Yes, their last, perhaps. It
was bed-time, and quoth Napier to his lordship, 'I tell you
what it is, Bishop, I am na fou', but I'll be hanged if I
haven't got two left legs.'
'I see something odd about them,' says his lordship. 'We'd
better go to bed.'
Who the bishop was I do not know, but I'll answer for it he
was one of the right sort.
In 1846 I became an undergraduate of Trinity College,
Cambridge. I do not envy the man (though, of course, one
ought) whose college days are not the happiest to look back
upon. One should hope that however profitably a young man
spends his time at the University, it is but the preparation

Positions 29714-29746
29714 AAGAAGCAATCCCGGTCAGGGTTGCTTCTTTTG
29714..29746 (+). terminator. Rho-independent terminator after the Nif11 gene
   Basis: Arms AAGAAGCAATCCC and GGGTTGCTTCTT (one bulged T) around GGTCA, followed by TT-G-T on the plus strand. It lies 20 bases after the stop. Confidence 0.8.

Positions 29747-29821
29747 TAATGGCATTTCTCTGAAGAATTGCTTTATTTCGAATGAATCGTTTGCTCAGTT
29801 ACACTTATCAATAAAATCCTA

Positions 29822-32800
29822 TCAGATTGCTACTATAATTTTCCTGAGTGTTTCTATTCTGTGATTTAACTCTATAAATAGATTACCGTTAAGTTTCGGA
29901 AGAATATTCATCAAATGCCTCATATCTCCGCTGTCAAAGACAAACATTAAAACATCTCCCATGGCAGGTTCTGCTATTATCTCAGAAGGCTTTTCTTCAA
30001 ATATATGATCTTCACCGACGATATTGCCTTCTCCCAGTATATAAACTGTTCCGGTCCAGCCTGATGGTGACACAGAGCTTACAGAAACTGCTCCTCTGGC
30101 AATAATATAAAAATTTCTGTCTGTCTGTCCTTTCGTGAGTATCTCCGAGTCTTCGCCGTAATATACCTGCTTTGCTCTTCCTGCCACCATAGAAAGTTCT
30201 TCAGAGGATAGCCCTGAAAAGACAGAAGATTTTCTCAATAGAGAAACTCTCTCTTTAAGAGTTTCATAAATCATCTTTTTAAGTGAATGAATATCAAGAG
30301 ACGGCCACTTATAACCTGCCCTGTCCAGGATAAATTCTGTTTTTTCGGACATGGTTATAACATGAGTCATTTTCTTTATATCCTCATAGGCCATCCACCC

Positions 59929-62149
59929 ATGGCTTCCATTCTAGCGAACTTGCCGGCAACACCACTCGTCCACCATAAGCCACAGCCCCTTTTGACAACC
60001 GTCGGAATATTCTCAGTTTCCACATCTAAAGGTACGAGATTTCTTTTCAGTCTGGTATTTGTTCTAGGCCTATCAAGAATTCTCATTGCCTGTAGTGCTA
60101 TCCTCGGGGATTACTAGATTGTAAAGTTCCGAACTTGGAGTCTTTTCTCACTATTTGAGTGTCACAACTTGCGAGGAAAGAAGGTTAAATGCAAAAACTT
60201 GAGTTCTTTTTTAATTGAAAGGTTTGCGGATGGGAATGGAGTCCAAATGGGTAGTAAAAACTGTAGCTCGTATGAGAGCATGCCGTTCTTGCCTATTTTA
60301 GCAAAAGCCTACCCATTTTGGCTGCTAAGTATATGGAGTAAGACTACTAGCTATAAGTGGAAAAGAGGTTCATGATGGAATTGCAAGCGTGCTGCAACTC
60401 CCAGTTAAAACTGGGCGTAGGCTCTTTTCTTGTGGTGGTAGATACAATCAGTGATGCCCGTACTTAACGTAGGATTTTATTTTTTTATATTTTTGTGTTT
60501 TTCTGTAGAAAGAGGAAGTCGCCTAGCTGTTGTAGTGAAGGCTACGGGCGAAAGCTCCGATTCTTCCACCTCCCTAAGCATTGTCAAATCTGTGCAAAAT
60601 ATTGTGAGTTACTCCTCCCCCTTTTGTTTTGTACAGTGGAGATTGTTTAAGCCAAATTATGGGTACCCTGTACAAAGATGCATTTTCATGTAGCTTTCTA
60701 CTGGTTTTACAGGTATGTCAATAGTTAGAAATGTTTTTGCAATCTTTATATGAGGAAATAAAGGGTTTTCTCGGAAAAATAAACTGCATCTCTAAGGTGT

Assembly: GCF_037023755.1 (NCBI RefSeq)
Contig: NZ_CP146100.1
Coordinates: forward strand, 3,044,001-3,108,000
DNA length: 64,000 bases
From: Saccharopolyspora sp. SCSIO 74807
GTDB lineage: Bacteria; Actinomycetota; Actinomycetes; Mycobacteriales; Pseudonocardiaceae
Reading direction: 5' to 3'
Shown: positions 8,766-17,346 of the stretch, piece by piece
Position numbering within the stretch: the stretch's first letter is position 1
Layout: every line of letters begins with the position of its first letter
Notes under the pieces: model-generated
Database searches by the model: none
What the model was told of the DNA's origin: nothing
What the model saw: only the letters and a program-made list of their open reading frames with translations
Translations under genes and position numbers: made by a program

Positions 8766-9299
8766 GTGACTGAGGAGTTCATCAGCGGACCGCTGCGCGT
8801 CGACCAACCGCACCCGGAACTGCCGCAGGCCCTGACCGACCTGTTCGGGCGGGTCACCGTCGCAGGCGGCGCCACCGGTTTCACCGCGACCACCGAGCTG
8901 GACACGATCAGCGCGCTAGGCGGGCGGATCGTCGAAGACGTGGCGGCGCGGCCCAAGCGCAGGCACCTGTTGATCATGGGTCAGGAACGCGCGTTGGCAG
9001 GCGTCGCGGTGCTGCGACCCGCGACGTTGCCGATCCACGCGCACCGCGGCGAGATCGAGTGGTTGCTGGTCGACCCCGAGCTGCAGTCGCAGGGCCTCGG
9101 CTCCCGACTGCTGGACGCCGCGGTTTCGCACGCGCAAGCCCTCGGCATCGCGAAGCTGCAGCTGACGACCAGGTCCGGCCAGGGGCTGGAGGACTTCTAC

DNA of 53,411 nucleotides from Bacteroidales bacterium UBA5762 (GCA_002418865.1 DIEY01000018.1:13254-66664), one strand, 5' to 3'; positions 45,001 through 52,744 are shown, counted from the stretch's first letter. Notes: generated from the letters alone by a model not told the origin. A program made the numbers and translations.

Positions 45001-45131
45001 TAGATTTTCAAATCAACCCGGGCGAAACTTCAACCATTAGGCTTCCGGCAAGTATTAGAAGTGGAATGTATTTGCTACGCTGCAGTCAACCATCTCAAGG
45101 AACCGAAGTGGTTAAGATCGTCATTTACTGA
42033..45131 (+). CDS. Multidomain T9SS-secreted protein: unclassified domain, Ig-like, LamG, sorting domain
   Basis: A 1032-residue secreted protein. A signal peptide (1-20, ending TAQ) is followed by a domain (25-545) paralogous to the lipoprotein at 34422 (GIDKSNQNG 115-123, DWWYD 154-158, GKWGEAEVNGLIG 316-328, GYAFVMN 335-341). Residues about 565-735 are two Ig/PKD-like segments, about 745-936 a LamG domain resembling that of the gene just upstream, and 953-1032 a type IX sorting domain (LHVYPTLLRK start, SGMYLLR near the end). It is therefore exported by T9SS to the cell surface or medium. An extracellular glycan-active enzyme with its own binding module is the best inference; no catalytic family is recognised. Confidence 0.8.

for something better. But happiness and utility are not
necessarily concomitant; and even when an undergraduate's
course is least employed for its intended purpose (as, alas!
mine was) - for happiness, certainly not pure, but simple,
give me life at a University,
Heaven forbid that any youth should be corrupted by my
confession! But surely there are some pleasures pertaining
to this unique epoch that are harmless in themselves, and are
certainly not to be met with at any other. These are the
first years of comparative freedom, of manhood, of